Doctorate in Public Relations and Advertising programs are the highest level of degree one could achieve in the parent field of marketing. As a research degree, a PhD in Advertising or Public Relations is often planned-out for the thought leader. PhD students are usually asked to forge new theories, understand global trends, and problem solve in their industry.
written by Rana Waxman
Topics of study in Doctorate in Public Relations and Advertising programs are primarily focused on either public relations or advertising. However, it is common for coursework to also include elements of marketing and communications. Therefore, one’s studies may be both wide and deep as well as interdisciplinary.
In the broadest context, Advertising and Public Relations PhD programs might explore the tools and techniques used to sell or promote consumer goods, brands and images. This core coursework is often fused with classes in one or two other fields. This generally serves two purposes: (1) to build expertise and (2) to anchor research interests.
For instance, one could study how audiences receive messages related to specific fields. Majors such as health care, legislation and public policy, education or tourism, for instance, may require particular PR practices, ethics and concepts. Take a look below at how this process could play out through a PhD curriculum.
This process could encourage students to focus their program of study to meet their own particular goals and to develop greater proficiency in specific research areas. In this way, each doctoral student may be able to grow in professionally meaningful ways.
Doctorate in Public Relations and Advertising programs are thus highly customizable in many universities. A student may be able to formulate their own research topic as it pertains to advertising and public relations in areas such as public policy, cultural purchasing patterns or economics.
There are many variants within Doctorate in Public Relations and Advertising programs. Some programs might put the spotlight on media and communications, others on organizational and strategic leadership. Also, university catalogues may refer to such degrees as PhD in Strategic Communication or PhD in Communication programs, so make sure to assess course lists before you make a decision.
A PhD in Strategic Communication could expand students’ knowledge through exposure to a wide range of courses. A broad course plan generally aims to help students fine tune an original contribution to the academic and professional field of mediated communication and, generally, communication. Graduates may take away the skills to keenly analyze, segment, select and persuade specific groups.
Often, PhD students are encouraged to take courses, perform research, and interact with peers and faculty with interests in different disciplines. Business, political science, psychology, sociology, and other fields. Students also may complete a limited amount of production coursework in audio, video, film, and/or journalism.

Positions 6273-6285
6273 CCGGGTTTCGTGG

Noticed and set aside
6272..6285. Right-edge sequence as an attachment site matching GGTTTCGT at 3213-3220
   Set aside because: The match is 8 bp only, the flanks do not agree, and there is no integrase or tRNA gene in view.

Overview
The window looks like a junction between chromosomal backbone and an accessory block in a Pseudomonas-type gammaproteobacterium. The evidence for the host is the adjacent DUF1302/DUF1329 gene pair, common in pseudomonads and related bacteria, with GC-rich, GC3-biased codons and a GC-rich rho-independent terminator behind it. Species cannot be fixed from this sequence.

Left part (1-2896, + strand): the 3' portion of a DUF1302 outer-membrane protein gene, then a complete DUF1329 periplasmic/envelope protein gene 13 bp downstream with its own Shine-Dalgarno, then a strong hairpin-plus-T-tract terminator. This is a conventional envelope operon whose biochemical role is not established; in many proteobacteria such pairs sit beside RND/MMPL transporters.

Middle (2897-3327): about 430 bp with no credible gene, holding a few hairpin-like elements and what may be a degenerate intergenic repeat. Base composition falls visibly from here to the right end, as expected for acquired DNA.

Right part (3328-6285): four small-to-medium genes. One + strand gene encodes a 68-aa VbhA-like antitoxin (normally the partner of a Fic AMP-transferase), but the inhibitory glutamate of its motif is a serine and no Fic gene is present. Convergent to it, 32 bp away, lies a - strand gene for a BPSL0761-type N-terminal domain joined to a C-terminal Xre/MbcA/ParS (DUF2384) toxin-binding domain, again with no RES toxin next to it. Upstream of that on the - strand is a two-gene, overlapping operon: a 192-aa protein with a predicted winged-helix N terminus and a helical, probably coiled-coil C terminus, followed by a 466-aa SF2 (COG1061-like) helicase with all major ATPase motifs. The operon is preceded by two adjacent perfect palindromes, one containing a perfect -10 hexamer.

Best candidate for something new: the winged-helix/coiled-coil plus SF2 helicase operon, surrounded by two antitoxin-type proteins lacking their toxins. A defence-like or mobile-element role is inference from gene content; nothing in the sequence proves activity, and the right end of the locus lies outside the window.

That stated, the courses in each PhD program often reflect the faculty’s interests and active projects, so a curriculum could vary from one school to the next. A few examples are listed below.
Research instruction could provide students with a focus on a specific context such as a communication and business environment in a certain country. Or, students might research extensively to solve communication problems in areas such as brand building and media planning.
Apart from learning how to formulate and test a hypothesis, PhD students could learn how to apply scientific theory into real-world tactical PR and advertising plans. For instance, they might examine the entire decision process that goes into promoting products, ideas and services. Then use data to plan and monitor the ways these messages are diffused.
A PhD in Advertising might help students fine tune the art of persuasive storytelling. Students who focus on advertising might also learn how advertising affects the mass media, how it is used by consumers to make decisions and how it is controlled and regulated.
In their courses, students may learn specific practices to build campaigns for the digital age. This could include the finer points of how to create concepts and craft copy for a variety of media, including outdoor ad placements, print ads, radio scripts and TV storyboards.
Through hands-on classes, students might also gain a solid grasp of how to come up with media plans that include research, marketing materials, ratings and costs. They may also learn to develop campaign goals and think strategically. Also, how to suggest appropriate creative, media and promotional strategies to achieve those goals using current programs and technology.
Each university’s PhD in Advertising, Public Relations or Communications comes with its own unique set of requirements that are often closely tied to a candidate’s prior academic preparation. We have listed some examples of requirements that may be relevant for those students who enter their program with a masters degree in a background related to the PhD.
The courses at the heart of any Doctorate in Public Relations and Advertising programs vary between grad schools. We list some general samples below to give you an idea of what might be available.